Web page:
Non-repetition is the bane of scriptures;Dhp 241, translated by Achariya Buddharakhitta
neglect is the bane of a home;
slovenliness is the bane of personal appearance,
and heedlessness is the bane of a guard.
Coming to the end of your first book of suttas will likely give you a sense of accomplishment. In fact, you have accomplished a great deal, exposing yourself to the direct teachings of the Blessed One, bringing his wisdom into your daily life. At the same time we cannot think that our work with the text is done. Not by any means.
There is great value in reading through a book at least a second time in the same way, a little bit each day. Don’t hesitate to do this. Begin again with the first sutta the very next day.
The benefits of doing this are many:
- You will understand things that you did not the first time you read. Concepts will begin to click.
- You will see things that you did not pay attention to the first time.
- You will begin to identify favorite passages to put in your Personal Anthology.
- You will gain a stronger sense of what texts are in the book and easily find them in the future
- Having seen the truth of the teachings in your life from the first exposure, they will go more deeply to the heart on the second reading.
- Because of the above benefits, your hindrances to reading and understanding will be less than they were the first time.
The second read is when you really begin to establish yourself in the collection. When you read a passage in your second round that you found very helpful in the first, it will immediately bring happiness and will strengthen the application of that teaching in your life. To build a relationship with the texts, repetition is essential.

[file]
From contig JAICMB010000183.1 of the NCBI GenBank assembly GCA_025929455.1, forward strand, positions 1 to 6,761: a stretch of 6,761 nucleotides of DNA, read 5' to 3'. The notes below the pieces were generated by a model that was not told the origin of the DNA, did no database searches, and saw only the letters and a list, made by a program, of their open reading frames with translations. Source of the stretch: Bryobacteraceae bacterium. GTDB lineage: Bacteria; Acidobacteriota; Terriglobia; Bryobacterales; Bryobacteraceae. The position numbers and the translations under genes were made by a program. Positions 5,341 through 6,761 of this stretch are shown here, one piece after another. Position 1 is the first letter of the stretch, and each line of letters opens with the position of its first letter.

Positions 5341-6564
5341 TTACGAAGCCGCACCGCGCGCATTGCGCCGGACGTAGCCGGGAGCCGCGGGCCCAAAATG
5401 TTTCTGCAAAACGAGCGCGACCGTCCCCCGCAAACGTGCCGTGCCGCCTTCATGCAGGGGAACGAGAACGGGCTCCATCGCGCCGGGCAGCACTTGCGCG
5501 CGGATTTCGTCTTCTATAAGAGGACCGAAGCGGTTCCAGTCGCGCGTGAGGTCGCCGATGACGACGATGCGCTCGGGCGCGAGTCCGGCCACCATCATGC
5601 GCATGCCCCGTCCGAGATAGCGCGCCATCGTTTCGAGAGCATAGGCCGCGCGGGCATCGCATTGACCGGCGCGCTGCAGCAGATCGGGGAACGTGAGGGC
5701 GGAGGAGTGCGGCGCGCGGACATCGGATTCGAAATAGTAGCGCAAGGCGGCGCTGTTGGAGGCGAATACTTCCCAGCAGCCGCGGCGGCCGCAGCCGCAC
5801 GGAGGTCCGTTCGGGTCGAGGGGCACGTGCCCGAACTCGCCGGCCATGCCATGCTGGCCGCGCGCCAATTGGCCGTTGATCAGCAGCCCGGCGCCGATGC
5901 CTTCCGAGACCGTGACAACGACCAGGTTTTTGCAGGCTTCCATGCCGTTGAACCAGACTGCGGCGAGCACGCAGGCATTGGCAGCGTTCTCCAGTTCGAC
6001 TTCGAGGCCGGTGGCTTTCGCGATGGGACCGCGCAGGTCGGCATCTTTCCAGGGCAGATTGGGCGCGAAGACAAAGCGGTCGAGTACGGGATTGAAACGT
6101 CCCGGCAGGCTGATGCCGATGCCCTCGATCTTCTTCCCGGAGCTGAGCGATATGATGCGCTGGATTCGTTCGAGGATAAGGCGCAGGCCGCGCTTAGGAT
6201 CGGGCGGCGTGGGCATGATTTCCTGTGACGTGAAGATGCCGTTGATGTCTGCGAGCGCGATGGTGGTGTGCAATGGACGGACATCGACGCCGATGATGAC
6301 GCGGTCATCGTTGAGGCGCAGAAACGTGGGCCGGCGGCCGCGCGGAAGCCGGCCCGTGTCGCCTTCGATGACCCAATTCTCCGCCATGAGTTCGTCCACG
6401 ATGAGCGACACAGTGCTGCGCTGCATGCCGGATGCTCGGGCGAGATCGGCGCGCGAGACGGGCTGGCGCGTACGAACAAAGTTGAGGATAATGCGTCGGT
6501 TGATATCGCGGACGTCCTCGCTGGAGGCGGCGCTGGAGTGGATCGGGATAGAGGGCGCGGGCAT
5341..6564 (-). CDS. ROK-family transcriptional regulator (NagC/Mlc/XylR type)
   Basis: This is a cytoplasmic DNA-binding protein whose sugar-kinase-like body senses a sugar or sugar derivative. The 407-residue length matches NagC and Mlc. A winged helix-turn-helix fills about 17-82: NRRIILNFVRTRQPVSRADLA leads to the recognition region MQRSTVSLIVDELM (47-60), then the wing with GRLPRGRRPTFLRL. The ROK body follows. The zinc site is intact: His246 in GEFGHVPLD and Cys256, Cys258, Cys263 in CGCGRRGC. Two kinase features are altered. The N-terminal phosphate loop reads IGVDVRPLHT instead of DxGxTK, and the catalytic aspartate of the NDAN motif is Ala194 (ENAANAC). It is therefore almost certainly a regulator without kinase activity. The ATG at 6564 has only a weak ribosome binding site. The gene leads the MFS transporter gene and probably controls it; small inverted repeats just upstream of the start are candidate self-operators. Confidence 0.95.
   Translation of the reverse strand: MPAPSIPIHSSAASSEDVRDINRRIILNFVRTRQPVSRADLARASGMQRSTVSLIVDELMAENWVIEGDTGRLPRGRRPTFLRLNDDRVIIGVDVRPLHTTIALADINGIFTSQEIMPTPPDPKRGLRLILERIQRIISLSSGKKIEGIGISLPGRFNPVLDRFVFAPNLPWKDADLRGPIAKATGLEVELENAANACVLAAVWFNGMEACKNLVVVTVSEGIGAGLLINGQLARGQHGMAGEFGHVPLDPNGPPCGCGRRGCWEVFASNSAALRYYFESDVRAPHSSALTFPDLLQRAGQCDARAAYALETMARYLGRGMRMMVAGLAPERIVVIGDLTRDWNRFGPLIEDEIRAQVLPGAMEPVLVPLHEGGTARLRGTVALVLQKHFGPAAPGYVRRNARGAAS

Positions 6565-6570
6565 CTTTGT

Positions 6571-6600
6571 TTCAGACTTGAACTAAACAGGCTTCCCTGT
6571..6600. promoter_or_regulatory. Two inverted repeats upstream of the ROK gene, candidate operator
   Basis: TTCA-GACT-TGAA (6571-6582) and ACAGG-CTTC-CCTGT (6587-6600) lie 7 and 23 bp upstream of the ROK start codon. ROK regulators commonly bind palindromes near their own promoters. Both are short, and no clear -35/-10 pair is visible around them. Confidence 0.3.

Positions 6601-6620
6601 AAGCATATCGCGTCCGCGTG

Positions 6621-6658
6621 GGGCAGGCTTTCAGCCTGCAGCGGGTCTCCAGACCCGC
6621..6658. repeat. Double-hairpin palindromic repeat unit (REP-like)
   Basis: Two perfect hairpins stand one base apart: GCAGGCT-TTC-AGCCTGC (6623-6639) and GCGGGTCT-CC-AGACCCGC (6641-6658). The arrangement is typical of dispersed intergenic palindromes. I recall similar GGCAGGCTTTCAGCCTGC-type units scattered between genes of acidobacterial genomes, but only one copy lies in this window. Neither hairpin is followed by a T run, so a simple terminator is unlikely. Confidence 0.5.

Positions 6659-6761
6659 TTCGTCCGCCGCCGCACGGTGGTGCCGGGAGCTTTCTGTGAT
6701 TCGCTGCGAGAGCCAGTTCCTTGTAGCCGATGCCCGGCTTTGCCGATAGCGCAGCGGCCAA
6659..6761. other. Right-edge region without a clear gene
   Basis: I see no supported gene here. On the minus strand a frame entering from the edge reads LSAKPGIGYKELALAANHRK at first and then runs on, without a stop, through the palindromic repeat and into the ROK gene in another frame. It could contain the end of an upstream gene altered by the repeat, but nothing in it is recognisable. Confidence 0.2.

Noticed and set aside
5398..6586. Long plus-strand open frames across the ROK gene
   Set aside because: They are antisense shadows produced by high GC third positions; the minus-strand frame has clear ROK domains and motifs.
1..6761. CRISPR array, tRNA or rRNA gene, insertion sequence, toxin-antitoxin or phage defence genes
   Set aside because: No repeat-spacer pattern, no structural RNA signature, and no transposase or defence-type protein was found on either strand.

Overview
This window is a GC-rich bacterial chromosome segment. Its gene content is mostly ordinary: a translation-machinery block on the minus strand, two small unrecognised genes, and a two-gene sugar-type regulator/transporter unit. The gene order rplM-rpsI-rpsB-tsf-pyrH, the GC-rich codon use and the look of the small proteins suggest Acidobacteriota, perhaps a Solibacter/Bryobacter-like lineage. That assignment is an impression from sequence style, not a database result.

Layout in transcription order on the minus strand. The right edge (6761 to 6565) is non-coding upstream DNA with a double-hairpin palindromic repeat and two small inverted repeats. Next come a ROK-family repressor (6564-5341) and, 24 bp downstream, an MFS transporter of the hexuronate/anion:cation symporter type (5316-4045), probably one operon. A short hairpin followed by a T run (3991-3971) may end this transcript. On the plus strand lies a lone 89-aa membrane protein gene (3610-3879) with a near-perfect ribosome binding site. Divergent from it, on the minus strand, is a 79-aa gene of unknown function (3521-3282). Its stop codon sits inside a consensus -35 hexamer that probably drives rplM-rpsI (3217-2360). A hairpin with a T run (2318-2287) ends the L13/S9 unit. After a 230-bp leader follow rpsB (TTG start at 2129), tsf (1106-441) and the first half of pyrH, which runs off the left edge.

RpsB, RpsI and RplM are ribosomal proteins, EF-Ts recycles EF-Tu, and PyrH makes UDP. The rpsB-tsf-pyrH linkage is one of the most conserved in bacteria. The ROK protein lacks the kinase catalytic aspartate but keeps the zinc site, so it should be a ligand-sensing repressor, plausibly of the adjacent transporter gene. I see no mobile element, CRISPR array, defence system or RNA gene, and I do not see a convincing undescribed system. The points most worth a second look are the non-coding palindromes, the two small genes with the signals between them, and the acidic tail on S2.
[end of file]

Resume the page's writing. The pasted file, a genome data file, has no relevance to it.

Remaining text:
As you come to the end of your text, you may find some excitement around the idea of reading something new. Now that you feel comfortable reading the suttas you may realize that there is a vast world of sutta possibilities awaiting you. Because of this greater confidence, you may be able to commit to a longer practice period. So start again with the same book and if you like add a passage each day from a second text. If you have time, you could read a sutta per day from the Middle Length Discourses. If not, you could easily do a Dhammapada chapter per day. Or perhaps a passage from an anthology. But in any case, stick with your original text at least for one more complete reading.
How well did you stick to your commitment to read every single day? If you found yourself missing days, on your second round, strengthen your commitment to read every single day by using the Don’t Break the Chain method. Now that you see the value in bringing the suttas into your life, this commitment will be easier.
If you haven’t been making a dedication of merit and setting an intention at the end of your reading, this is a great way to go further with your practice.
It is important that we not think that our practice is over after finishing a book. It’s really just the beginning.
1 thought on “When You Complete a Book of Suttas”
At some point it would probably be difficult *not* to start memorizing. This is one of the blessings of how the suttas are presented — important passages tend to repeat, especially in a book like the Middle Length Discourses. And if you read a chapter a day in the Dhammapada, after a year you will have read it over twelve times. Doing this practice for a few years, our favorite passages are sure to stick in our head even without a lot of effort. But, of course, making special effort to memorize is of great benefit as well.